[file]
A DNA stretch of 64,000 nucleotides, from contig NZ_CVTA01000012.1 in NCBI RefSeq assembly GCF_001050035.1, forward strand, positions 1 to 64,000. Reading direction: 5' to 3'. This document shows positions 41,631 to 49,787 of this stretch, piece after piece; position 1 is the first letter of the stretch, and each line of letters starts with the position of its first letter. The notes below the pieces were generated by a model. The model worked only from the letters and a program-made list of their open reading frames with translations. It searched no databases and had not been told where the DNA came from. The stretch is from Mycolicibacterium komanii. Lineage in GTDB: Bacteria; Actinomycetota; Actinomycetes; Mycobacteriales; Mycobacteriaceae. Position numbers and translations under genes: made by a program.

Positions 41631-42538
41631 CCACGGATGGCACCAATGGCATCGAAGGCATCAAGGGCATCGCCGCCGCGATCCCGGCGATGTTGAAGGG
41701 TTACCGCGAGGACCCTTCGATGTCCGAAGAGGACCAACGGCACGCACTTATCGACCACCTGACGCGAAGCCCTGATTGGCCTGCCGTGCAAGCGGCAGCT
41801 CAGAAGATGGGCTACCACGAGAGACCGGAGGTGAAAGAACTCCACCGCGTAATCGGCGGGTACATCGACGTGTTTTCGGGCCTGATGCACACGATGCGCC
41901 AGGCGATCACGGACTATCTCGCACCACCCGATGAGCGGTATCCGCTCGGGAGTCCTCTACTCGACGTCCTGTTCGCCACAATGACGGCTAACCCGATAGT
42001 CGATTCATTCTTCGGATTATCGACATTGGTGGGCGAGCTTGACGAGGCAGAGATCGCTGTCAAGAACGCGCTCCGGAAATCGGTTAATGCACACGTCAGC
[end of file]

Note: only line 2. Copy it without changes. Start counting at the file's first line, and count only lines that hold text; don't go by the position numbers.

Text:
Positions 41631-42538